Tim Wellens wins Brabantse Pijl with a late solo breakaway. Belgian dedicates win to Michael Goolaerts, who died at Roubaix.

Instead of cheering and celebrating his win on Wednesday, Tim Wellens solemnly pointed to the sky in remembrance of the late Michael Goolaerts when he crossed the line to win Brabantse Pijl.

Sonny Colbrelli (Bahrain-Merida) won the sprint for second place ahead of Wellens’s Lotto-Soudal teammate Tiesj Benoot.

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After the race, Wellens said, “I didn’t want to celebrate because everybody’s thinking about [Goolaerts]. I didn’t know him personally but it’s very bad what happened.”

Three days prior at Paris-Roubaix, Goolaerts, 23, suffered heart failure and crashed. He was taken to a local hospital but could not be resuscitated.

A minute of silence was observed before the start of the race in Leuven, Belgium in memory of Goolaerts.

Into the finale of the 201.9km race, Jack Haig (Mitchelton-Scott) and Tosh Van der Sande (Lotto-Soudal) held a 30-second gap until Colbrelli attacked one of the route’s short, cobbled climbs with around 18km remaining. The peloton caught the duo with 12 kilometers to go.

With the early attack neutralized, a lead group of about seven riders formed.

“It was our plan to send a rider in the break afterwards and that was the case with Tosh Van der Sande,” said Wellens. “I thought for a while that they would remain ahead as there was not immediately a team that took control of the chase.”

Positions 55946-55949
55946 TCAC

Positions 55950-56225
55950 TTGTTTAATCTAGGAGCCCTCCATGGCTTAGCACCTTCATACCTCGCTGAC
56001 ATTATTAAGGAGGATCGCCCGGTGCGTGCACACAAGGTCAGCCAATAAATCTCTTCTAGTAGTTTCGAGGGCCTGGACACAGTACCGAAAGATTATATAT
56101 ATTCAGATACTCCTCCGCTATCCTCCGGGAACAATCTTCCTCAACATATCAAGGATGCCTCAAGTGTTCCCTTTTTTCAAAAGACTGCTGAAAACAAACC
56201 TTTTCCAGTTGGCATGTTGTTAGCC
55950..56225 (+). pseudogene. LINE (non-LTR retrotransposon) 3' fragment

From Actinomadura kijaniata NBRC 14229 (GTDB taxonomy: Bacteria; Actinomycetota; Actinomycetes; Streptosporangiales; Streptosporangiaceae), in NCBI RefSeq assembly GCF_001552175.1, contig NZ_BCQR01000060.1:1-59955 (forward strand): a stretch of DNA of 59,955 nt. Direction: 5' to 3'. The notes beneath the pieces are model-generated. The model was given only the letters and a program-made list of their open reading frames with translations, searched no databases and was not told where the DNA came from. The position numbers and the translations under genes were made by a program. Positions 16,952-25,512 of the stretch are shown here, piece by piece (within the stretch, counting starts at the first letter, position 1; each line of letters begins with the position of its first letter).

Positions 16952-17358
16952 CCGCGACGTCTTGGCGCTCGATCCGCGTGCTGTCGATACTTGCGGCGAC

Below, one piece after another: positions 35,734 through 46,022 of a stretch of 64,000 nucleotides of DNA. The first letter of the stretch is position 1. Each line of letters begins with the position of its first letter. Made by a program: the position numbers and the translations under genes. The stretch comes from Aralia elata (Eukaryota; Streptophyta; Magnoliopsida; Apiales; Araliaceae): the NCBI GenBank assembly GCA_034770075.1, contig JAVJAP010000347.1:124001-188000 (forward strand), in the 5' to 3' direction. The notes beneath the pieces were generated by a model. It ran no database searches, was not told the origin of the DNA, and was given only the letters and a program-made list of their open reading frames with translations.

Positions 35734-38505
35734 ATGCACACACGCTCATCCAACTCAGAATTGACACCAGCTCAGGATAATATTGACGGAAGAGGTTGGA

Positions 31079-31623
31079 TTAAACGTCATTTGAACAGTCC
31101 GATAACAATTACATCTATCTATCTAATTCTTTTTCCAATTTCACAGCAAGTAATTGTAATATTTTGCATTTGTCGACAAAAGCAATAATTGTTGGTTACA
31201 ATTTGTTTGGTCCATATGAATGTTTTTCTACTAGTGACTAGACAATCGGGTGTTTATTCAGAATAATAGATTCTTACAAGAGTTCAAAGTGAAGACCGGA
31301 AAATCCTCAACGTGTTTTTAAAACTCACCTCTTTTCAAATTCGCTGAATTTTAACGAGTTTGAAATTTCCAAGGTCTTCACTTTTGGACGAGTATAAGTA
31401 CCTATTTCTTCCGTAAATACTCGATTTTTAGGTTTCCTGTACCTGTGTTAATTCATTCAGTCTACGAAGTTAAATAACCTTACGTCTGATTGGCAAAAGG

Then, it was Wellens’s turn to attack. The Belgian climber went clear into a slight headwind with about six kilometers remaining.

With his teammate Benoot sitting back in the chase, the gap grew quickly, and Wellens rode alone to victory.

Dylan Teuns hit out first in the final kilometer, which included one last climb. Although he wound up the pace, the Belgian BMC rider was swamped in the final few hundred meters as Colbrelli opened up his sprint. Benoot made it two Lotto-Soudal riders on the day’s podium.

After the race, in addition to honoring Goolaerts’s memory, Wellens looked ahead to the big hilly classics that start Sunday with Amstel Gold Race.

“There are four chances and today was the first of the four, and I’m happy to win here,” he said.

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